I love back in the day when cars listed all of their options somewhere on the car. Steering wheels with “Power Steering” etched in the hub, “Power Brakes” written on the peddle, even the type of transmission was written often across the back. Of course, no car would be complete without the size and type of engine written on the fender.

    I remember all of these cars new and they’re not good memories, so it’s “burn, burn, burn” all of the above

    • 0 avatar
      JimC2

      Burn, burn, burn. Beat me to it. Those “P O W E R B R A K E S” on the brake pedal lasted into the eighties. I think they were just stuck with the tooling and kept making the parts. Such opulence! I mean, what didn’t have power brakes in the GM product line in 1979? The Chevette maybe? It’s a wonder they didn’t have equivalent, pointless signage for other wondrous technology such as turn signals that cancel themselves after you make a turn, or “radial tires,” or “seat belts.”

      P.S. It’s “pedal,” not “peddle” (or “petal”)! When a car nuts gets pedal-peddle mixed up, it’s as bad as when airplane people get hangar-hanger wrong. Now for your punishment, you have to choose: 50 lashes with a wet noodle or 50 miles in a 1979 Chevy Malibu. (The base version with no air conditioner and no roll-down rear windows- not the Iraqi Taxi version with the big air conditioner that Arthur Daily described.)

      • 0 avatar
        ToddAtlasF1

        That POWERBRAKE label was a valuable warning to people coming out of cars with brakes you could modulate. My friend had a Buick Electra 225 with a brake pedal you just had to rest your foot on to knock your teeth out on the steering wheel, at least if your daily driver was a German car.

        • 0 avatar
          Lie2me

          I kind of guessed that back in the day some of these labels were more warning then anything else for those not used to “power” equipment, but the “Hydromatic” across the back? Perhaps it was letting the guy behind you know you probably wouldn’t roll back and hit him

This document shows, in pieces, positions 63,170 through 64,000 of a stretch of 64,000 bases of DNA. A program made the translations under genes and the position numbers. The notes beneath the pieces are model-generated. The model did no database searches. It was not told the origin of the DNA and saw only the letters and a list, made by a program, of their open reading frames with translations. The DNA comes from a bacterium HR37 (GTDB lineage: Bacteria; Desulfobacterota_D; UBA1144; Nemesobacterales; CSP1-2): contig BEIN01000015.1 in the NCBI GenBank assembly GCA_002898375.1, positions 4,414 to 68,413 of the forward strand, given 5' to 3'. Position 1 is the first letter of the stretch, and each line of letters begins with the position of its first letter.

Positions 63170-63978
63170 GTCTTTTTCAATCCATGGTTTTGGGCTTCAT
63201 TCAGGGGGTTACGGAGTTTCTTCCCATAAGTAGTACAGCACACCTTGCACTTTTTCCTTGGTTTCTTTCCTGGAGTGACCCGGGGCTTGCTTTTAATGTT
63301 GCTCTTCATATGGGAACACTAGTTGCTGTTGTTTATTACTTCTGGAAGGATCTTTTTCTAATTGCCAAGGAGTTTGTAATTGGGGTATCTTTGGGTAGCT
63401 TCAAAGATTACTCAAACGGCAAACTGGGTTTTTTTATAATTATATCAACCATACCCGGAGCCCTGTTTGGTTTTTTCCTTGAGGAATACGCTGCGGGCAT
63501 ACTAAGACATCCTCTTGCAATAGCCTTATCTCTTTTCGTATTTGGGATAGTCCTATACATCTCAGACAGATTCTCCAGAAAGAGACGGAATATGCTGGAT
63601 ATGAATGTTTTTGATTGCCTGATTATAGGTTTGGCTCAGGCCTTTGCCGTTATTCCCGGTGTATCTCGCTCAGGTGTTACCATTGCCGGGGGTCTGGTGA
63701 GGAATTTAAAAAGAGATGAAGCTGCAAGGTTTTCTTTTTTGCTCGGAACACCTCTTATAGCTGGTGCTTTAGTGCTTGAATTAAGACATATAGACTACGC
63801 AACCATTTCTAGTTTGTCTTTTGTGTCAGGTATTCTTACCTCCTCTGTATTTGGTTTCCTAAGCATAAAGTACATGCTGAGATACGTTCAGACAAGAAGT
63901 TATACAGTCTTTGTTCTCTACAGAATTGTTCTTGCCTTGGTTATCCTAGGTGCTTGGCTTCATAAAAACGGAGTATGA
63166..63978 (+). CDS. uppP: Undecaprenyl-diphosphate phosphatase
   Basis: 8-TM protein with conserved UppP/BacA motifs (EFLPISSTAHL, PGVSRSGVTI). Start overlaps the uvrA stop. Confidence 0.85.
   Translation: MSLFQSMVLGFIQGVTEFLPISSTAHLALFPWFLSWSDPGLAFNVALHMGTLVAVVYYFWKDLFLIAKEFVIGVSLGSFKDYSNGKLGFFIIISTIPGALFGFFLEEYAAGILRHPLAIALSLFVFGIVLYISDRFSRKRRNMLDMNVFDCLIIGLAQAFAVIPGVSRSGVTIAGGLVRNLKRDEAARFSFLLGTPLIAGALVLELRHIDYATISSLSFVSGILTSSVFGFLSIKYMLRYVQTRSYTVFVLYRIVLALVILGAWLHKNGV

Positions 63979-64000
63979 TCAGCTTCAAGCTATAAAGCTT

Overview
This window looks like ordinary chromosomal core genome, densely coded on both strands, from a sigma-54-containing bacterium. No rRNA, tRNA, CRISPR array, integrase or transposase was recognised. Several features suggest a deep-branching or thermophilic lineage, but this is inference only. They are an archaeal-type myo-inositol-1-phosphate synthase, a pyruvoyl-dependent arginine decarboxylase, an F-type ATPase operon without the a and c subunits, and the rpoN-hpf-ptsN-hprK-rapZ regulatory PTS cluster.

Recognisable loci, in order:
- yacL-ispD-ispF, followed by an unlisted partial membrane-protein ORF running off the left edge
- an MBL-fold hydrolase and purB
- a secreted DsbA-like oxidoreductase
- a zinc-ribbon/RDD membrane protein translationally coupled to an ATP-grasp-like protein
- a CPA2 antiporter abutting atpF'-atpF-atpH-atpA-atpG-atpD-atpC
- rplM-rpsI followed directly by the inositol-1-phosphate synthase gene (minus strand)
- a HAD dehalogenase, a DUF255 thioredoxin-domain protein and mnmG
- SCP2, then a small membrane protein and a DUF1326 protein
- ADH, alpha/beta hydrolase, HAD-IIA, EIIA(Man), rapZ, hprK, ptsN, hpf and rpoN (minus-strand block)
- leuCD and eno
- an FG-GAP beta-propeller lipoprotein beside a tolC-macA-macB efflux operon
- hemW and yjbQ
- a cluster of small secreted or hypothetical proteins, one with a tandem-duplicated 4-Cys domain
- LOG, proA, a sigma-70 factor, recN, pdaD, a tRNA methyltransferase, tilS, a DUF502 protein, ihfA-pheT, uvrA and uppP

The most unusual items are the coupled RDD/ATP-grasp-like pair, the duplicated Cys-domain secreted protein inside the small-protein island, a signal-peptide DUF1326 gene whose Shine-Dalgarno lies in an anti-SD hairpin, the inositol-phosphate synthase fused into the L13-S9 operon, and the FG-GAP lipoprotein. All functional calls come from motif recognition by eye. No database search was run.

• 0 avatar
        Lie2me

        Lol, “pedal” then, my bad

      • 0 avatar
        Superdessucke

        I think Pontiac was still using the “Radial Tuned Suspension” badge in 1979. One would have hoped it was radial tuned, since radial tires had been standard for least 5 years by then I think.

        • 0 avatar
          ToddAtlasF1

          I drove a 1976 Pontiac LeMans Enforcer decommissioned police car on the range in driver’s education. Its dashboard had badges for Radial Tuned Suspension, Calibrated Speedometer, 455-4 V8, TurboHydra-matic, Variable Ratio Power Steering, and Power Disc Brakes. I might be forgetting some. It could do a mean burnout in reverse on the part of the range that couldn’t be seen from the tower.

    • 0 avatar
      Urlik

      Yeah, GM always slapped those names all over. I hated that stuff and fortunately they’ve seemed to have stopped doing it lately.

  • avatar
    ajla

    Anyway:
    Buy the Olds. The even-fire 231’s 115/190 ratings might keep me from wanting to bathe in cyanide.
    Drive the Malibu. It is at least attractive misery.
    Burn the Century. I’m bleeding from my soul.

  • avatar
    dividebytube

    I used to own a 305 powered / TH350 Chevy Malibu wagon. Brown! With the 2.2-something rear gears it was not fast by any stretch of the imagination but it was pretty reliable. Had to replace the starter once. And vacuum seal / sensor / whatever it was called between the transmission and the engine; engine was burning transmission fluid!

    So I would buy the Malibu, and uh – use the others for spare parts.

    • 0 avatar
      Mathias

      Had an 83 wagon with the 305. Maybe not one of our best cars but definitely one of my favorites.
      Sold it in 95 to get an 87 Audi 4000 (80 in other markets). Another favorite but gas lines rotted out, so we didn’t have it long…should have kept the ‘bu.

  • avatar
    2drsedanman

    Buy and drive the Malibu, burn the rest. I am biased though because I have had several 78-81 Malibu coupes and one 78 wagon. A lot of these cars have been used up as drag strip and round track fodder. But they make great platforms for a street/hot-rod build. They will accept any small or big block engine and a variety of transmissions. The weakest link is the rear diff, which can be replaced by much stouter units from several aftermarket companies or the rare Grand National/Olds 442 8.5 inch rear. Actually, a stock version of these cars that hasn’t been used up is starting to bring good money.

    One thing I have encountered is different types of fasteners, especially on the 78 and 79 models. Bolts may either be a 7/16 as well as some metric versions like a 12 mm. This was around the time the US was thinking about switching to the metric system.